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Which yarn should I use?

Sep 14, 2012

In this challenging economy, we all need to save pennies wherever we can. One of my money-saving techniques is to knit from my stash whenever I can.

    
So much yarn, so little time!

A few years ago, when the money was flowing a little faster, I changed my stash acquisition methods from buying a couple of skeins here and there to buying sweater-quantity. This really helped my stash grow from "What can I do with 400 yards of this yarn?" to "Which sweater do I want to knit with this yarn?" A much better place to be for this sweater knitter!

This approach means that I need to substitute yarns quite a bit. A calculator is my best friend in these cases, as well as knowing the math for calculating yarn substitution, of course.

Vicki Square's book The Knitter's Companion is a favorite of mine, and it contains a section on calculating yardage for yarn substitution. Here it is:

Formula for Interchanging Yarns

Yarns of similar weight and similar texture can generally be interchanged effectively. But there can be a large range in length between balls of two different yarns of the same weight, depending on the fiber type, number of plies, and tightness of the twist.

The number of balls required times the number of yards (or meters) per ball = total number of yards (or meters) needed.

The total number of yards (or meters) needed divided by the number of yards (or meters) in one ball of substitute yarn = number of balls needed of substituted yarn.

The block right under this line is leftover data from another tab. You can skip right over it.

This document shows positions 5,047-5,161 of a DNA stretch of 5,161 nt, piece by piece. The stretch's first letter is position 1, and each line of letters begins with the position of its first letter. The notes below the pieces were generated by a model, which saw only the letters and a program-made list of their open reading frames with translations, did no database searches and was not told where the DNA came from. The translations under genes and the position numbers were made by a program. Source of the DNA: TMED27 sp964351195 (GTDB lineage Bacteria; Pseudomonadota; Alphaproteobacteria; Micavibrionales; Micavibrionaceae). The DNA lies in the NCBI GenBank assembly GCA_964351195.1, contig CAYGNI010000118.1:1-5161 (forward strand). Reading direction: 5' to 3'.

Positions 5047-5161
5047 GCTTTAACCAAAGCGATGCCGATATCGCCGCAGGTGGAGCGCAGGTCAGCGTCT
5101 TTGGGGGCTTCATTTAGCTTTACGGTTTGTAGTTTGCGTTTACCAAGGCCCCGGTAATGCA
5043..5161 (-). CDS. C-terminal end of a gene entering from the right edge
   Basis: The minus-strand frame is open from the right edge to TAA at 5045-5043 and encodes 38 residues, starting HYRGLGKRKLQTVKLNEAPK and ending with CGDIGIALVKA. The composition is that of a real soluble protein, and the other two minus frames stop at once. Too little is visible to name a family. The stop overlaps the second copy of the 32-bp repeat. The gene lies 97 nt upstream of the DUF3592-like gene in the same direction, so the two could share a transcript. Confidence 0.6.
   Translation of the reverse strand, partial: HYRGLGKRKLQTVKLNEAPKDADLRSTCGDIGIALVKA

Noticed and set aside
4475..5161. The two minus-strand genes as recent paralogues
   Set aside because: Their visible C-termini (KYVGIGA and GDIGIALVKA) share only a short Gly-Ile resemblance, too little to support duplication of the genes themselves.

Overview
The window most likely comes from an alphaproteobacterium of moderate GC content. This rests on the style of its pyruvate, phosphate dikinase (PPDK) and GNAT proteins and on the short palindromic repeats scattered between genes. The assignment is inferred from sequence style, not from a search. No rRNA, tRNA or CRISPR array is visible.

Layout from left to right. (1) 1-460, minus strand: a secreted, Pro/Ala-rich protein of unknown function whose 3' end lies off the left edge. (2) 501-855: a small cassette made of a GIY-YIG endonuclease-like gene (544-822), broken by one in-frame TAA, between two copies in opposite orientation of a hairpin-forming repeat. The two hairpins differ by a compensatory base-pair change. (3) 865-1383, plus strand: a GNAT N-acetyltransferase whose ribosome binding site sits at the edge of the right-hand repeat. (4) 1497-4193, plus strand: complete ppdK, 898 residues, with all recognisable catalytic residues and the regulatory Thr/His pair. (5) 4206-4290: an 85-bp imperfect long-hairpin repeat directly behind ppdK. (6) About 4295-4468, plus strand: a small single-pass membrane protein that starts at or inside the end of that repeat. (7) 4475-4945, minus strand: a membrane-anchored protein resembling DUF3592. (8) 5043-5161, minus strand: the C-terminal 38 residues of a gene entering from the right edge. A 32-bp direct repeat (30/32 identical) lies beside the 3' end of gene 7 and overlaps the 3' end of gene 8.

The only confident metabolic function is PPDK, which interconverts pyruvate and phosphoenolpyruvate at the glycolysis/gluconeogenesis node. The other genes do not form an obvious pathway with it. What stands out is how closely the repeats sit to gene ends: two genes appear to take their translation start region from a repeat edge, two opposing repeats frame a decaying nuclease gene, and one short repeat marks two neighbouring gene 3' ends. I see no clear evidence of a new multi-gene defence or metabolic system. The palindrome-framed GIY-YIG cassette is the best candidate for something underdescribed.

For example, if 12 balls of the required yarn have 145 yards (133 meters) each, then the total number of yards (meters) you'll need is:

12 balls x 145 yards = 1740 total yards.

If you want to substitute a yarn that has 163 yards (149 meters) per ball, then you'll need:

1740 total yards / 163 yards = 10.67 balls.

Because you must buy full balls of yarn (and because it's always a good idea to have a little extra yarn) you'll want to buy 11 balls of the substitute yarn.

—Vicki Square, The Knitter's Companion

If you're in a yarn shop and you need to figure this out, don't forget about the calculator on your phone! I use mine all the time for "knitting math."

This handy formula is just one of hundreds of helpful bits of advice for knitters in The Knitter's Companion. Get your copy now—it's on sale for less than half-price!

Cheers,

P.S. Do you have a favorite knitting book? Share it with us in the comments!


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Comments

saltscapes wrote
on Sep 17, 2012 5:47 PM

I'm pretty good at math, but what do you do when the yarn in your stash doesn't have a yardage measure printed on the label?  Doing up a swatch will tell me more or less if the substitution is compatible, but how do I know if I have enough yarn to complete the project?

I.Jane D. wrote
on Sep 16, 2012 11:04 AM

I enjoy your info and comments. Sorry that I missed the time for  the bargain on Knitter's Companion, I don't need the disks,only text. Jane D.